U.S. SECURITIES AND EXCHANGE COMMISSION
Litigation Release No. 19496 / December 16, 2005
Securities and Exchange Commission v. Martin J. Druffner, et al., Civil Action No. 03-12154-NMG (D.Mass.)
Commission Settles Fraud Charges Against Former Prudential Broker in Connection with Market Timing Trades
The Commission announced today that, on December 8, 2005, a Massachusetts federal court entered a final judgment by consent against John S. Peffer of Newburyport, Massachusetts, a defendant in a civil injunctive action filed by the Commission on November 4, 2003. The Commission alleged that Peffer, a former registered representative of broker-dealer Prudential Securities, Inc., committed fraud in connection with his market timing trades in dozens of mutual funds. The final judgment enjoined Peffer from future violations of the federal securities laws and ordered him to pay over $50,000 in disgorgement and post-judgment interest.
The Commission filed its complaint against Peffer, four other former Prudential Securities registered representatives, and their former branch manager, on November 4, 2003, and amended its complaint on July 14, 2004. The amended complaint alleged that Peffer was part of a two-person group of registered representatives, known as the "Peffer Group," that defrauded mutual fund companies and the funds' shareholders by placing thousands of market timing trades worth more than $300 million for two customers from at least January 2001 through September 2003. According to the amended complaint, Peffer knew that the mutual fund companies monitored and attempted to restrict excessive trading in their mutual funds. The amended complaint alleged that, to evade those restrictions when placing market timing trades, Peffer Group members disguised their own identities by establishing multiple broker identification numbers and disguised their customers' identities by opening numerous customer accounts for what were, in reality, only two customers.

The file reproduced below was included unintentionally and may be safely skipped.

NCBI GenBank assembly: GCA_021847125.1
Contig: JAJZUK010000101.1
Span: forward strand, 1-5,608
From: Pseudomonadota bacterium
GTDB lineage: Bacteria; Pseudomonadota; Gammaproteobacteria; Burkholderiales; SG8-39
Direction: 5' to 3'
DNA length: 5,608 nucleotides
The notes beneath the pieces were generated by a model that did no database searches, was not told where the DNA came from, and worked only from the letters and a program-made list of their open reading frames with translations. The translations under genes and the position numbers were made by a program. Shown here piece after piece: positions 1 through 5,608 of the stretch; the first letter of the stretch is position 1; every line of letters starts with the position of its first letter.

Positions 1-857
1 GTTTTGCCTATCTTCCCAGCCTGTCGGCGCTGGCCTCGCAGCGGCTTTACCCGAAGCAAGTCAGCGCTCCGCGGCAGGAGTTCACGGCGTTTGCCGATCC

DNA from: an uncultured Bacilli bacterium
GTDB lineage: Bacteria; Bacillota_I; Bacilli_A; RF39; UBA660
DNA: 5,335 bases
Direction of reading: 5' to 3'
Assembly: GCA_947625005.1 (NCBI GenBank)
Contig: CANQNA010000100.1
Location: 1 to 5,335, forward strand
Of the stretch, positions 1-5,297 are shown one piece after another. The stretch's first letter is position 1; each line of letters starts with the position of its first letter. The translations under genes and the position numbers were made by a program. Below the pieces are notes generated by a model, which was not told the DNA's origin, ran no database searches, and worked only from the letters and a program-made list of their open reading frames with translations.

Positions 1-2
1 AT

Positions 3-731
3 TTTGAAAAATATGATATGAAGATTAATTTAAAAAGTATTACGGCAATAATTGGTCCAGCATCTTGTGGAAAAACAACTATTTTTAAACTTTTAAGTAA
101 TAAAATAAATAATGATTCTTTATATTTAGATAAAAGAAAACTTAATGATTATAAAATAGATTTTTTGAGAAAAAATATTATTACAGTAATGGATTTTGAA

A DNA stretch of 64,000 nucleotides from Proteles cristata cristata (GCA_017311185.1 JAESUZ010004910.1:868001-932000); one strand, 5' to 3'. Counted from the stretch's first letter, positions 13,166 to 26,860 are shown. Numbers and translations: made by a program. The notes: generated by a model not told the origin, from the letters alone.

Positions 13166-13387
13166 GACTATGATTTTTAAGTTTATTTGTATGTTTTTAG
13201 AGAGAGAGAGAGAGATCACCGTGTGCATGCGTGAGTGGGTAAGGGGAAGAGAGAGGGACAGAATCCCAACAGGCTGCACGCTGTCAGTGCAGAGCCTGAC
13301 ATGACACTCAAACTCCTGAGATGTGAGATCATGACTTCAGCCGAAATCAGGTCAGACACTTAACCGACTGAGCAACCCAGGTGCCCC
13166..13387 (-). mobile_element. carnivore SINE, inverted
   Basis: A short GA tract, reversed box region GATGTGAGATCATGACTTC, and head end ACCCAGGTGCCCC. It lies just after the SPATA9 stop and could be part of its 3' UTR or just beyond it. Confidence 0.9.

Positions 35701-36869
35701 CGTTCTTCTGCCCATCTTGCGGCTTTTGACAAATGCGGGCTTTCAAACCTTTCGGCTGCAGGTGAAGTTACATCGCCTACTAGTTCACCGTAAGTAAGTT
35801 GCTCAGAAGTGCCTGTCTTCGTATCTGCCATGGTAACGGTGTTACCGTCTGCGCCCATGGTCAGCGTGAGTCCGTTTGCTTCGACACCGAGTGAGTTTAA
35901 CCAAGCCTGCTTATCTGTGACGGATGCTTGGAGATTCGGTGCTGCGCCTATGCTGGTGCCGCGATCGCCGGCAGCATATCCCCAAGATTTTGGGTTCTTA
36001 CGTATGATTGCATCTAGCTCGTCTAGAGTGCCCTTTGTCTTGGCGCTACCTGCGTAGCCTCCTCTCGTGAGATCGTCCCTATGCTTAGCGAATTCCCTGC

Without admitting or denying the allegations in the Commission's amended complaint, Peffer consented to the judgment entered by the U.S. District Court for the District of Massachusetts, which permanently enjoins him from future violations of Section 17(a) of the Securities Act of 1933 and Section 10(b) of the Securities Exchange Act of 1934 and Rule 10b-5 thereunder. The judgment holds Peffer liable for $408,904 in disgorgement and $39,384 in pre-judgment interest, but waives payment of all but $50,000 of that amount plus post-judgment interest of $1,734.41 and does not impose a civil monetary penalty based on Peffer's sworn representations of his financial condition. Peffer also offered to settle related administrative proceedings, and the Commission instituted a settled Order on December 16, 2005, barring Peffer from association with any broker, dealer, or investment adviser, with the right to reapply for association after three years.